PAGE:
Earlier today, Netflix debuted Gilmore Girls: A Year in the Life, the four-part, six-hour reunion of the beloved family dramedy. I posted my overall thoughts on the revival last week, and now that some of you have had time to watch the whole thing, let’s get into more detail of the parts that worked for me and the parts that didn’t — with full spoilers for the whole limited series — coming up just as soon as I accidentally join a vegetable cult…
GREAT: The opening.
Though I watched these episodes while New Jersey was in the midst of an unseasonable warm streak, I got chills during the entire opening sequence, which perfectly set the mood for the return by opening with snippets of classic dialogue (“Oy, with the poodles already!”) against a black background, all building the sense of nostalgia and anticipation until we hear Lorelai say, once again, “I smell snow”…
… and then it is winter in Stars Hollow, and Sam Phillips is la-la-la’ing, and Lauren Graham sits on the steps of the gazebo, looking serene and happy even before Rory surprises her and they dive into their first bit of epic Amy Sherman-Palladino banter in a decade. After so much time away — not to mention the Palladino-less final season(*) — that opening instantly recaptures the feeling of the show at its best and sets a mood that led me to forgive many of the bumps that followed.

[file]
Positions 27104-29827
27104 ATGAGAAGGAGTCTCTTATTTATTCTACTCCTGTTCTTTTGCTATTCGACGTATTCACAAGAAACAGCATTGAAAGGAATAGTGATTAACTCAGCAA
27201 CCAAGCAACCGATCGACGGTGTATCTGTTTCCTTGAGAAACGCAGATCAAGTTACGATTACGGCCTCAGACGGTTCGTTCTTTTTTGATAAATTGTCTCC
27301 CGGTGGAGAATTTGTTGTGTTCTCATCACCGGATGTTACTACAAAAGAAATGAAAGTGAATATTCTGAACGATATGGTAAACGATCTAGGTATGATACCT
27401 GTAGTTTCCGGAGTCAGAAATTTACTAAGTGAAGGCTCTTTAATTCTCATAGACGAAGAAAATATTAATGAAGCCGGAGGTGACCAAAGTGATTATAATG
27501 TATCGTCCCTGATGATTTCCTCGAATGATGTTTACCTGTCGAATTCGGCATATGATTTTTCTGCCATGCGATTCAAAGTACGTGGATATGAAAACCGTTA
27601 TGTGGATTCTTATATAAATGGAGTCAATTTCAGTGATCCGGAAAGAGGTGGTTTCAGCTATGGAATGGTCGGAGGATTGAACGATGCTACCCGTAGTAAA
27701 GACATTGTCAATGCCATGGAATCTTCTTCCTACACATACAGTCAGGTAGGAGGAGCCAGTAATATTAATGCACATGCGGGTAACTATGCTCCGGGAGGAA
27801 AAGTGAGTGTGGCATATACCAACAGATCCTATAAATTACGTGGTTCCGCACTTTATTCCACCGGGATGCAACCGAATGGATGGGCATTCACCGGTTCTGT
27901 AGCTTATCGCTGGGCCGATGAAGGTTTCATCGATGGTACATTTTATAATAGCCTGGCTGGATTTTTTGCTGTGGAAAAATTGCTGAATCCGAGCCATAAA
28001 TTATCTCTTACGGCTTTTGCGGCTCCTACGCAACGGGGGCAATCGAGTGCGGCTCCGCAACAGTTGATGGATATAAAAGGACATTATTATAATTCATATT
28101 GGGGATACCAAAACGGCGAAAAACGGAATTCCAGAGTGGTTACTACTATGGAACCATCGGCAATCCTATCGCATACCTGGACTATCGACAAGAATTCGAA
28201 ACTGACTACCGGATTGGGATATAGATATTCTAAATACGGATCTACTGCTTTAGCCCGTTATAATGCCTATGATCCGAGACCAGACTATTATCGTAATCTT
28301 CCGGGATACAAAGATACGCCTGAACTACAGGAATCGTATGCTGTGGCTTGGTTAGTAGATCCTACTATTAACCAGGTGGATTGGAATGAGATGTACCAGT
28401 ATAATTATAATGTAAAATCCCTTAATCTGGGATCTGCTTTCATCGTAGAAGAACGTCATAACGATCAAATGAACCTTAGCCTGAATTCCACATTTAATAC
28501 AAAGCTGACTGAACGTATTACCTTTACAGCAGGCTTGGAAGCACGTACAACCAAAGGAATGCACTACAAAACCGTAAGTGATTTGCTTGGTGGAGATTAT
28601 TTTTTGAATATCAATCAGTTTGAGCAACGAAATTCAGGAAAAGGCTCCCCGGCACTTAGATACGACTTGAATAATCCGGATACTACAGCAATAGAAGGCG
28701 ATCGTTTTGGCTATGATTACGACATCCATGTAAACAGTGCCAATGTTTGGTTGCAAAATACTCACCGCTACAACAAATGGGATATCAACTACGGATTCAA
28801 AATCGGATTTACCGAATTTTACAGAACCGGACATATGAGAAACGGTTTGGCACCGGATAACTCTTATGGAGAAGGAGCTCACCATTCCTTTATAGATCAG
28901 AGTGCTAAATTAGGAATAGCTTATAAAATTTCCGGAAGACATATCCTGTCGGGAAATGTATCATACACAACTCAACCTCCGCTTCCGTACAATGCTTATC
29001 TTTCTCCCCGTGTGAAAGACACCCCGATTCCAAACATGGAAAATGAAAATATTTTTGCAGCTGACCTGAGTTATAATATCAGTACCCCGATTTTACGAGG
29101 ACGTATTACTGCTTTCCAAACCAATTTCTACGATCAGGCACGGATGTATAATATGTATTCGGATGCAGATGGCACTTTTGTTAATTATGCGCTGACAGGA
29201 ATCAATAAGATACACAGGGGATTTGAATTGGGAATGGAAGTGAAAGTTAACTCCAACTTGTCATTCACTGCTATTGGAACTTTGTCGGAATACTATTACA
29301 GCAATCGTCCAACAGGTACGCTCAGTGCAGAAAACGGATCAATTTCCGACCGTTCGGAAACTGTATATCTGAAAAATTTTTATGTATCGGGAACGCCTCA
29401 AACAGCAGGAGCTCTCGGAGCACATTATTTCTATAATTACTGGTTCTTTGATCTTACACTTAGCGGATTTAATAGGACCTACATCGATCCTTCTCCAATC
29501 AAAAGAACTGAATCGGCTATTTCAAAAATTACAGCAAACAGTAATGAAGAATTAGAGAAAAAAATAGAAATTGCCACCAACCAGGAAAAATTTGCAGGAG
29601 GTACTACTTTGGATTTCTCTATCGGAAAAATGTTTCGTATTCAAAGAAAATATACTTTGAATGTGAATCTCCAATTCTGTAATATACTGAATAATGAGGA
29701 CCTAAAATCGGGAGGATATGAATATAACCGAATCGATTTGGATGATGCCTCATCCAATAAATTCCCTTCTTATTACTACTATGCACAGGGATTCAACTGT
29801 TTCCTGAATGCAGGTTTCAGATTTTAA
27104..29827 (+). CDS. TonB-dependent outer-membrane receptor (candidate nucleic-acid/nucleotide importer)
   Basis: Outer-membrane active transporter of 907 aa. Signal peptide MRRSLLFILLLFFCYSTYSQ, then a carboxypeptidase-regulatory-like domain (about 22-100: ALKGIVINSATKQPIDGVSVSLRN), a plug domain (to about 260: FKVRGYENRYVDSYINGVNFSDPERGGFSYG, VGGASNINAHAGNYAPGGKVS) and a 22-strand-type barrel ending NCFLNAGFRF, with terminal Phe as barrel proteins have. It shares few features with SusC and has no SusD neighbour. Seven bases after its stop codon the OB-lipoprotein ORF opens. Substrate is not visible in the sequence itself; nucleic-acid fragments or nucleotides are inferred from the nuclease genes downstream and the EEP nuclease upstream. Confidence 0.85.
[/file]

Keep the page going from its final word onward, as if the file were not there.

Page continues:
(*) By the way, I’m not one offended by the seventh season’s existence. There had already been a lot of problems near the end of the Palladinos’ tenure (the introduction of April and the Lorelai/Luke estrangement that followed, to name a couple), and all things considered, David Rosenthal wrote a pretty good series finale. But neither he nor any of the other writers that year could duplicate Sherman-Palladino’s unique voice, even if they occasionally came up with strong moments that weren’t quip-dependent, like Lorelai singing “I Will Always Love You” at karaoke.
NOT-SO-GREAT: The famous Final Four Words.
This exchange between Rory and Lorelai was apparently how Amy Sherman-Palladino always intended to end the series, and she just carried it over to A Year in the Life. And you can see some very clear “all this has happened before, and all of it will happen again” full circle storytelling here, as Rory winds up repeating the unplanned(*) pregnancy that came to define her mother’s life.